4. At the risk of sounding classist is it not the rich who opress us? With all the news of money being made by corruption at our expense I just have to be a little angry when the government starts chopping. They always start at the lower classes and spare their criminal cronies. Would be helpful if we could bring industry back home. A nation of either white collars or burger flippers aren’t going to build a strong economy. Okay,that’s simplistic. I’m a simple person but somebody better come up with some plan and quick.

    • Elizabeth

      Successful people create jobs, right? We are NOT oppressed by “the rich,” please. ALSO, there are so many definitions of this term that it boggles the mind. The average family income runs in the $50, 000 range; the average Federal employee makes about $100,000. So are we “oppressed” by Feds who make twice what the average middle class family makes? Lenin and Stalin didn’t think so, and they lived like kings in an impoverished,socialist society. THINK! It’s inherently evil to work hard, create things that improve life, do well, and make more money than some others?

      Let’s just appropriate all the millions made by successful people. shut down all the philanthropic good they do, pay off the national debt by limiting all families to $10K a year, remove all personal property so we can all share equally, and enjoy a healthy life in a 3rd world country.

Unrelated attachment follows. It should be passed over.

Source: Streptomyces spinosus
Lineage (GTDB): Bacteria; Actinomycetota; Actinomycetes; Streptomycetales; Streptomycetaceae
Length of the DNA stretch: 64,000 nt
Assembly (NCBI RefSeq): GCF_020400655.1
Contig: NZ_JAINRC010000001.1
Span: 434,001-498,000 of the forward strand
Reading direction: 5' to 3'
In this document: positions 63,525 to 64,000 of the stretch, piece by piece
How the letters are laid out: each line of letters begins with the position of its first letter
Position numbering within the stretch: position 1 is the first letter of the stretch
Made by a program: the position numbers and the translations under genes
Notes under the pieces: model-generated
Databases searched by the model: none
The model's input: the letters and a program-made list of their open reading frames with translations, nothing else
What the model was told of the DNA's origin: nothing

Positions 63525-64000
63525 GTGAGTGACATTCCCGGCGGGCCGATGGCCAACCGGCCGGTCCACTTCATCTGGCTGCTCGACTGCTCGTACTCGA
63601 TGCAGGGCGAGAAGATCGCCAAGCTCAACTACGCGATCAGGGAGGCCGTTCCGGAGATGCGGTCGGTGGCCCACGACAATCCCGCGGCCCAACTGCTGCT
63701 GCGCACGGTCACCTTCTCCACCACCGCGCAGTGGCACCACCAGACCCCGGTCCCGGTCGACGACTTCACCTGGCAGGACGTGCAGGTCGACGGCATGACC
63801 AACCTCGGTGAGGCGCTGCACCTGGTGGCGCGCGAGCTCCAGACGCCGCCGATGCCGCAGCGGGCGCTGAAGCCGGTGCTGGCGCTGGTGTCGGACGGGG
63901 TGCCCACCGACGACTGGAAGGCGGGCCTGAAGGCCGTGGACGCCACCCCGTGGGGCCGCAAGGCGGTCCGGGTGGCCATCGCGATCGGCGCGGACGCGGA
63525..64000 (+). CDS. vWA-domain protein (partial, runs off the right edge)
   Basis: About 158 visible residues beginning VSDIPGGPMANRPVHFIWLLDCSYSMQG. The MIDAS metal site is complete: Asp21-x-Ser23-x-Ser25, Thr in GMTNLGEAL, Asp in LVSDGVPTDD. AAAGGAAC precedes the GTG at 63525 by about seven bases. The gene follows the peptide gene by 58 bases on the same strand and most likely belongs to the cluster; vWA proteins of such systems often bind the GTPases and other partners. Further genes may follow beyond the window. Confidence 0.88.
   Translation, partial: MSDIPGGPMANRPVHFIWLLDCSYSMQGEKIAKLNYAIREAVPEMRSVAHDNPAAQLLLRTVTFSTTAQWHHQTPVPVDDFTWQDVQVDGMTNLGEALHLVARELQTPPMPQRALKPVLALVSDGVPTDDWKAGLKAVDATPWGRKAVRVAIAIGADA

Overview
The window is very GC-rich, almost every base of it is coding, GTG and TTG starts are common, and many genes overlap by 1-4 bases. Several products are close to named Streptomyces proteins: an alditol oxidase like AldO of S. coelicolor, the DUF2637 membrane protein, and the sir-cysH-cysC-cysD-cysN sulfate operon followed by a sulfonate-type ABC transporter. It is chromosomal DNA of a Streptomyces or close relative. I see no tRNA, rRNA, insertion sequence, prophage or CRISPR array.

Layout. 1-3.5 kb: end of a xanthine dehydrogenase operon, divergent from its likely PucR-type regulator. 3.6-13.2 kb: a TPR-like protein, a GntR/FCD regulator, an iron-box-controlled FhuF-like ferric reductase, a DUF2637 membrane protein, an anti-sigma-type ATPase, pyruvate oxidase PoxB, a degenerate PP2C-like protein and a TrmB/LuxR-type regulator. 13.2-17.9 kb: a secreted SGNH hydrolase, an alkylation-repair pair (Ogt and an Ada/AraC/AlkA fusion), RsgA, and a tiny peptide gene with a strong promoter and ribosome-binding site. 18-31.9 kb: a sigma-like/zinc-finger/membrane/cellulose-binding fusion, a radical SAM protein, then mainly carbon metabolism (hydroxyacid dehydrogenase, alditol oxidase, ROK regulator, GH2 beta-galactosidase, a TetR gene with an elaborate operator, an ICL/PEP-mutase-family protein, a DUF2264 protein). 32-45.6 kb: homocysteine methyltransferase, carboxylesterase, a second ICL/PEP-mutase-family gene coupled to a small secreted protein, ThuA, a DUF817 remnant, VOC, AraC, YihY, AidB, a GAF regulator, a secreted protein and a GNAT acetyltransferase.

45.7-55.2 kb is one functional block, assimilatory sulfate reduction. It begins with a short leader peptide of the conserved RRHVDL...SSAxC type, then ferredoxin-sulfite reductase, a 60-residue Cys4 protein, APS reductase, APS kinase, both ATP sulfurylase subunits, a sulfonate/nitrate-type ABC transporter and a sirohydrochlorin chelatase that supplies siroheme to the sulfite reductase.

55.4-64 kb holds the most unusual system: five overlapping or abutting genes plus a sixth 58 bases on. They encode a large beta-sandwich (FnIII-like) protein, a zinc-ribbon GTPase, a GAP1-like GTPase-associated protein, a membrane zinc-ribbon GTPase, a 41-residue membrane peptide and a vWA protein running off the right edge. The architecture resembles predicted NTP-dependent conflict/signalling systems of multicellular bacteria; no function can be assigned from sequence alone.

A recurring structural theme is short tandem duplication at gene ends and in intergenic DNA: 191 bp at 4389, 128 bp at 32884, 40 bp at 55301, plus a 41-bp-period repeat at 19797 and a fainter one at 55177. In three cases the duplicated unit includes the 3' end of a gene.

And if you want to “bring corporations home,” go straight to Bill Clinton. NAFTA was HIS baby, the the damage obvious. Also go to our state department and their fear and refusal to enforce fair import/export laws.

    • But yours is the attitude I am talking about, Karla, not that you’re alone. You can be as angry as you want, but the entitlements and social programs are the biggest part of the budget, and the fastest growing, we can’t afford them, and they have to be cut—it will hurt, it’s too bad, but the government has to do other things too—it can’t afford to continue on the current path, and taxes alone won’t solve it, not even close. So let seniors be mad that they paid into a system believing they could retire at 65, and let government workers be furious that their royal pensions will have top be cut back, and let business owners be mad that they have to pay more of the money they earned fair and square to support people that don’t work at all, and let families be mad that the estate’s their parents built up for their children by sacrificing themselves are going to be cut into by the government and let Sesame Street fans be ticked that they have to endure commercials and let the environmentalists cream because regulations have to be scaled back to get people working again, etc, etc ETC. Let everyone be pissed of because its nobody’s fault and everyone’s fault. We’ve let our leaders take the easy road and pass along the bill for too long, and now we all have to swallow hard, point out fingers right at ourselves, and do the right thing.

      • I’m not talking about people who got rich ethically,Elizabeth. I’m talking about crooks who have gotten rich by hurting others and contributing to the mess we’re in.
        Jack,I’m not saying we don’t have to shave off some entitlements. What I’m saying is begin with the elderly wealthy…skim from the top,not the bottom. That’s not how it seems to work though.

  5. Follow and obey the Constitution.